Muslims and atheists have nothing in common theologically, but they do share some unenviable commonalities. Since 1937, Gallup has been asking people if they would vote for a generally well-qualified presidential candidate nominated by their party if the nominee belonged to various minorities. The good news is that there is now less discrimination against minorities, and in the most recent poll in 2012 all nine categories received more than 50 percent. Muslims were next to last at 58 percent while atheists bottomed out at 54 percent.
All religious freedom is not created equal, as shown in a poll last month. Americans place the highest priority on religious freedom for Christians, with the lowest priority for Muslims and atheists. Only about 60 percent thought protecting religious freedom for Muslims and atheists was important. Part of this problem is that some define religious freedom as the right to break the law and discriminate against those of other faiths and none, as happened with Kentucky clerk Kim Davis who refused to issue marriage licenses to same-sex couples.
No law prevents a person from being a religious bigot, but we are all required to respect the rule of law. Religious freedom means nothing if it doesn't allow for people to worship differently or not at all. As an atheist I think all worship is wrong, and I have the right to refrain from worshipping any deities.
At the moment, Muslims are more concerned about such bigotry than are atheists because in some parts of the country Muslims have been receiving threats to themselves and to their mosques. It's more difficult to spot an atheist, and atheists don't have any houses of worship to damage.
Muslims are sometimes afforded more religious freedom than atheists when religion is assumed to be necessary for a moral society. Politicians in both parties have proclaimed that we are entitled to freedom of religion, but not freedom from religion. It's not much of a freedom if you have the right to pick the god of your choice, but you must pick a god. It reminds me of a Freedom Foundation address in 1952 when President Eisenhower regrettably said, "Our government has no sense unless it is founded on a deeply felt religious faith--and I don't care what it is."
I've gotten used to ignorant and pandering politicians, and have taken comfort from our godless constitution that guarantees us the right to worship one, many, or no gods. This founding document prohibits giving preference to one religion over another, or religion over non-religion. That's why I was shocked when Supreme Court Justice Antonin Scalia recently said we could legally favor religion over non-religion, and that the First Amendment offers no protection to atheists. Scalia is free to believe that God watches over America and favors those who worship God in an approved way, but he has no right to treat as second-class citizens those of us who favor evidence over superstition.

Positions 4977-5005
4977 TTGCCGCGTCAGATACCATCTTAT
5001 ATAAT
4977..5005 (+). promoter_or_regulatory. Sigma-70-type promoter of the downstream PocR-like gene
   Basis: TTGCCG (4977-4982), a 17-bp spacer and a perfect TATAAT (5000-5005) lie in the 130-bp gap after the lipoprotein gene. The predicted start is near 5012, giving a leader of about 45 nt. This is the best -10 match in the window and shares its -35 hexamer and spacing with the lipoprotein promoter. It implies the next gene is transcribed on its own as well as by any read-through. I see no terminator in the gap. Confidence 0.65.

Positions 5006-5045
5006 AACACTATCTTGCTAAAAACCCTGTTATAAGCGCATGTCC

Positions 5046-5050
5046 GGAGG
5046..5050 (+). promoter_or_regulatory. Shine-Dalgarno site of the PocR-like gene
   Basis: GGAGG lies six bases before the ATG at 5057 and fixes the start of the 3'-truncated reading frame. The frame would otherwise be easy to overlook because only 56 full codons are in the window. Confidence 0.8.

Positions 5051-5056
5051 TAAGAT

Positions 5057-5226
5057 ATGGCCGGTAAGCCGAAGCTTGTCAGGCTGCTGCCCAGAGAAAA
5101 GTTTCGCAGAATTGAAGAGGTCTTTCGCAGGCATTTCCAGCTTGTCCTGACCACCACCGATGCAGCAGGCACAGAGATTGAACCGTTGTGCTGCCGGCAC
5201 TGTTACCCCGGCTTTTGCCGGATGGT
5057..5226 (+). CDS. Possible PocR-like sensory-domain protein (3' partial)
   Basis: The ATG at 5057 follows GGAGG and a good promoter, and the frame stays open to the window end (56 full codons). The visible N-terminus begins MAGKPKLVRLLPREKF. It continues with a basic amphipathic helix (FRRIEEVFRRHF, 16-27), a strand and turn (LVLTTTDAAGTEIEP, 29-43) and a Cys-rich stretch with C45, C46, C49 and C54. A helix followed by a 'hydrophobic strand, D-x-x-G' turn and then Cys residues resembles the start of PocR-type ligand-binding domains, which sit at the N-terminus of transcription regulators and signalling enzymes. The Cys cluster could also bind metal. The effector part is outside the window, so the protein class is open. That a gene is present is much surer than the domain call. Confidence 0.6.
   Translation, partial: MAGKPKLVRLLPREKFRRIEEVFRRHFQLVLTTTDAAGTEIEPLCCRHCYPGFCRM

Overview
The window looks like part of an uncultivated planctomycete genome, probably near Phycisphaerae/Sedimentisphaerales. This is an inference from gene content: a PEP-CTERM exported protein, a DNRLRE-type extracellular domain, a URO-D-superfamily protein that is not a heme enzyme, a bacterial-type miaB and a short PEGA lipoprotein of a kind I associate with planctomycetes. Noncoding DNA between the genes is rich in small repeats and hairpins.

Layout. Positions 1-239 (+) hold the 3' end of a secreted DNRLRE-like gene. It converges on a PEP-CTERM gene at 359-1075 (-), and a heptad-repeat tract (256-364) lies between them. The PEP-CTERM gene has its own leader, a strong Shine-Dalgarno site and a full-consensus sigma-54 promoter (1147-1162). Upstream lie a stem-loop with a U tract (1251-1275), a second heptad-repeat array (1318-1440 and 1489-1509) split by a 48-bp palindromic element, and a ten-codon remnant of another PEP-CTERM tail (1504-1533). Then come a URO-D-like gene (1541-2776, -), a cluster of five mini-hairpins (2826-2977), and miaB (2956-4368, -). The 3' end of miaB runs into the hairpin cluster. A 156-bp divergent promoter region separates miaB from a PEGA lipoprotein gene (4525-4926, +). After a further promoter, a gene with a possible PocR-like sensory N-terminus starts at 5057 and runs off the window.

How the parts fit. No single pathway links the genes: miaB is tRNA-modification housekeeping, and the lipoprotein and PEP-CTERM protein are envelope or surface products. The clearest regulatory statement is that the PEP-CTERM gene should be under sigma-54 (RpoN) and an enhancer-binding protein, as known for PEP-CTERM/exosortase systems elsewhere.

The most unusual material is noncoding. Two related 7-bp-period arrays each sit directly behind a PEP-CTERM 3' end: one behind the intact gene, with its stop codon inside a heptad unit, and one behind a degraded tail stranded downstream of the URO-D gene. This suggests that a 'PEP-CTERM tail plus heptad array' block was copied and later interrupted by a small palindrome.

Given the high-profile atrocities committed by some Muslims in the name of their religion, it is understandable why a number of people are concerned about giving complete religious freedom to Muslims. Defenders say that those who commit such terrorist acts are not true Muslims or do not represent Islam. However, there are passages in the Quran that can be interpreted to justify such acts. There are also passages in the Hebrew and Christian Bibles that can be interpreted to justify terrorist acts against infidels. However, we need to distinguish between peaceful believers and those who are inspired by their holy books to commit atrocities. It becomes Islamophobia when we lump all Muslims into the same category.
What about Atheistophobia (my made up word)? How can people justify denigrating or discriminating against atheists? We might advocate for separation of church and state in ways religious people disagree, but we do so peacefully. You might believe we are theologically incorrect, but everybody believes those of other religions are theologically incorrect. We have the free-speech right to make fun of religion, just as religious people have the free-speech right to make fun of atheists. Christians and Muslims in the past or present have sentenced people to death for blasphemy. Even a relatively enlightened country like Ireland has blasphemy laws, with fines up to $35,000 for insulting religions in a way that causes outrage among its adherents.
We shouldn't blame all people in a religion because of the atrocities committed by some in the name of that religion. We also shouldn't blame all atheists if some commit atrocities in the name of atheism. And just as an exercise, how many can you name?